The Brihanmumbai Municipal Corporation (BMC) has decided to engage public relation (PR) firms to educate citizens on effective waste management. It has called for proposals from firms to devise strategies to spread awarenesss about garbage disposal in housing societies.
Along the lines of Bhagidari scheme in Delhi,encouraging peoples participation in governance,the BMC aims to use the consultants for preparing a detailed communication strategy regarding solid waste management. The company will help create various mediums of mass communication to spread the message of effective waste management. It will also hold workshops and seminars to educate the public, said Prakash Patil,Deputy Municipal Commissioner,Solid Waste Management (SWM).
At present,Advanced Locality Managements (ALM) committees facilitate meetings between officials and citizens for civic issues like waste management and road repairs. We hope to finalise the tender to appoint the firm within the next two months, said Patil.
Repeated efforts of BMC to ensure segregation of dry and wet waste have failed. According to Municipal Solid Waste (MSW) Rules,it is mandatory for local municipal bodies to enforce segregation at source. Data indicates that only 2-4 per cent of Mumbais daily garbage is actually separated.
The BMCs environment status report for 2012-13 pegs the waste generated by the city at 9,700 metric tonnes per day,of which 3,800 metric tonnes is biodegradable,2000 metric tonne is recyclable,1,200 metric tonne is inert matter and 2,700 metric tonnes is construction waste and debris.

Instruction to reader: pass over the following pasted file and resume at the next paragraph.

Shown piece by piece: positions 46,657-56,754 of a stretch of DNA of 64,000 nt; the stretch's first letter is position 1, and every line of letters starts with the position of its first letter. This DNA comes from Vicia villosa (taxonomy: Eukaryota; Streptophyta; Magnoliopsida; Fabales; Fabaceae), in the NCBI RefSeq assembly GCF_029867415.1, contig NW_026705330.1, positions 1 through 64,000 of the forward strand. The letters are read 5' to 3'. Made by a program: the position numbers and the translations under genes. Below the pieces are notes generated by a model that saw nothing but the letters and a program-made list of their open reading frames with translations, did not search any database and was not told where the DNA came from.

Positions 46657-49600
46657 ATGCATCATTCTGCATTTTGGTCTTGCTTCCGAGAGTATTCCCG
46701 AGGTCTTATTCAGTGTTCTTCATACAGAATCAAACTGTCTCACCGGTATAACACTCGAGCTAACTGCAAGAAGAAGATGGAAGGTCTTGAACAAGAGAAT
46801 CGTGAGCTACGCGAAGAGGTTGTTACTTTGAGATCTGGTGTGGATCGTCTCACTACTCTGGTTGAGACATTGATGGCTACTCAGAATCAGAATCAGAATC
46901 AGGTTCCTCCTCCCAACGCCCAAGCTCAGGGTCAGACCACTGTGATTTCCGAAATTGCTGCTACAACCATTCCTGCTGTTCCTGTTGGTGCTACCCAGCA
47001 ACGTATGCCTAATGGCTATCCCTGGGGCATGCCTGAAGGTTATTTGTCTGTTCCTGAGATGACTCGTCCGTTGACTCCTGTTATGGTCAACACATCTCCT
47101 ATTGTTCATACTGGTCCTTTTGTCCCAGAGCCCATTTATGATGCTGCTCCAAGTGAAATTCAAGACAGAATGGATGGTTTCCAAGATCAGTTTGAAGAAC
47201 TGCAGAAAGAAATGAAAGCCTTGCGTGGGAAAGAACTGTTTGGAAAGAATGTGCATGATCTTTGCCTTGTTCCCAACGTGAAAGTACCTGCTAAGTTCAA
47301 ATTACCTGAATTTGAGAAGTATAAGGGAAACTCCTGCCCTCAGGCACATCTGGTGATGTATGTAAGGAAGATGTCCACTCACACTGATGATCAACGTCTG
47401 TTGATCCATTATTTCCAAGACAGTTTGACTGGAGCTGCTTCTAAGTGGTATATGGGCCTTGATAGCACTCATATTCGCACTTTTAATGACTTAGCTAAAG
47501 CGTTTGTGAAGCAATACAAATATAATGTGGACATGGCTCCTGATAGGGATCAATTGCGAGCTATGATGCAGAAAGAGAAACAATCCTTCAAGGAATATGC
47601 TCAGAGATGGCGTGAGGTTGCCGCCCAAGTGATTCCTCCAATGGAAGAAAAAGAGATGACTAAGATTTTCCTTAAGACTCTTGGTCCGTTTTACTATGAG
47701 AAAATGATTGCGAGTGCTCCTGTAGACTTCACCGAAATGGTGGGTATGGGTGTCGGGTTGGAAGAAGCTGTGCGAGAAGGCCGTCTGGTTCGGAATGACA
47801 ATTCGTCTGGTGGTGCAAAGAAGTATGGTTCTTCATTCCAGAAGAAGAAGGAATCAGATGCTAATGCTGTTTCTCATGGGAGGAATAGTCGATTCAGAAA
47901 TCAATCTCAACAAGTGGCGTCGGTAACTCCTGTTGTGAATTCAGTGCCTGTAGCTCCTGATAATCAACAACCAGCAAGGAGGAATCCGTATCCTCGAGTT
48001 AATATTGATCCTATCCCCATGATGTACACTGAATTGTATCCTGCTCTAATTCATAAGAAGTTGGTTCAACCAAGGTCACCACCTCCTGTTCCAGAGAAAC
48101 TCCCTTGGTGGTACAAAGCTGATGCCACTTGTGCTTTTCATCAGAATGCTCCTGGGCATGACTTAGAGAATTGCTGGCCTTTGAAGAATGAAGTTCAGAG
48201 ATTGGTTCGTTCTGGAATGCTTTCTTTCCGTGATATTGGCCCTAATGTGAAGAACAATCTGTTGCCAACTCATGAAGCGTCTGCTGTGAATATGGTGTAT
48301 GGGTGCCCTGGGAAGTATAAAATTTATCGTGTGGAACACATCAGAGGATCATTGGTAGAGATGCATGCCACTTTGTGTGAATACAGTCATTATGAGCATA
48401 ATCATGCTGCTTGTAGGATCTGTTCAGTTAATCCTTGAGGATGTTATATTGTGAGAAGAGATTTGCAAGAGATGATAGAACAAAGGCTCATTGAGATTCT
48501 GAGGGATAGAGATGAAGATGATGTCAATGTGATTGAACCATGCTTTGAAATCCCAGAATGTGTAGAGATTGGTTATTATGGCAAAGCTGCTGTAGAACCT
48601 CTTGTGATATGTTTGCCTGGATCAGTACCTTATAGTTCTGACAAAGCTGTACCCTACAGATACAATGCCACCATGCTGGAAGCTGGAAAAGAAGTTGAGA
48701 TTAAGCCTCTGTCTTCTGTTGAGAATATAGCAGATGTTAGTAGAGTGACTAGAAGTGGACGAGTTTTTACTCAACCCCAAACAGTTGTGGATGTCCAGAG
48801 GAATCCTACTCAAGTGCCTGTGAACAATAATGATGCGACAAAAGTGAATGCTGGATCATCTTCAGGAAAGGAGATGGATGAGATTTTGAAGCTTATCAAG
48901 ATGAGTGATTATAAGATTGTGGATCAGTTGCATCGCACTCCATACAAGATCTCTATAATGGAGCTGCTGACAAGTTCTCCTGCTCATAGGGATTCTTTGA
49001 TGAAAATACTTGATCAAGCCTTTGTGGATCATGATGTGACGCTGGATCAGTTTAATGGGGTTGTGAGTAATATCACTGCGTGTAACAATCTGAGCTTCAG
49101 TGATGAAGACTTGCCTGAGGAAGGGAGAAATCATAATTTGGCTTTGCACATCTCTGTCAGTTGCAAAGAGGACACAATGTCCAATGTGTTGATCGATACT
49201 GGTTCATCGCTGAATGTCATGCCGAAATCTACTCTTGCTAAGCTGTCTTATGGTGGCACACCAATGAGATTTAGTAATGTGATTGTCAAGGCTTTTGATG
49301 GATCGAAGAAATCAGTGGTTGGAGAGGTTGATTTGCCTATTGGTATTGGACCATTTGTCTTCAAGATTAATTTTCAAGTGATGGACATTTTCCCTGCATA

According the report,a Mumbai resident on an average generates 475 gram of garbage per day. Of this,54 per cent is wet organic matter and 15 per cent is dry organic matter. One of the most immediate and long-term measures suggested for improvement of the waste collection system of BMC is reduction of waste at source by separation into dry and wet waste. The measures also include involvement of NGOs,private and public sector organisations and industrial houses.
In May,the BMC served notices to over eight lakh households for failing to segregate garbage. If societies do not comply with the rules,BMC can refuse to collect waste. It can also penalise housing societies by levying a fine on them.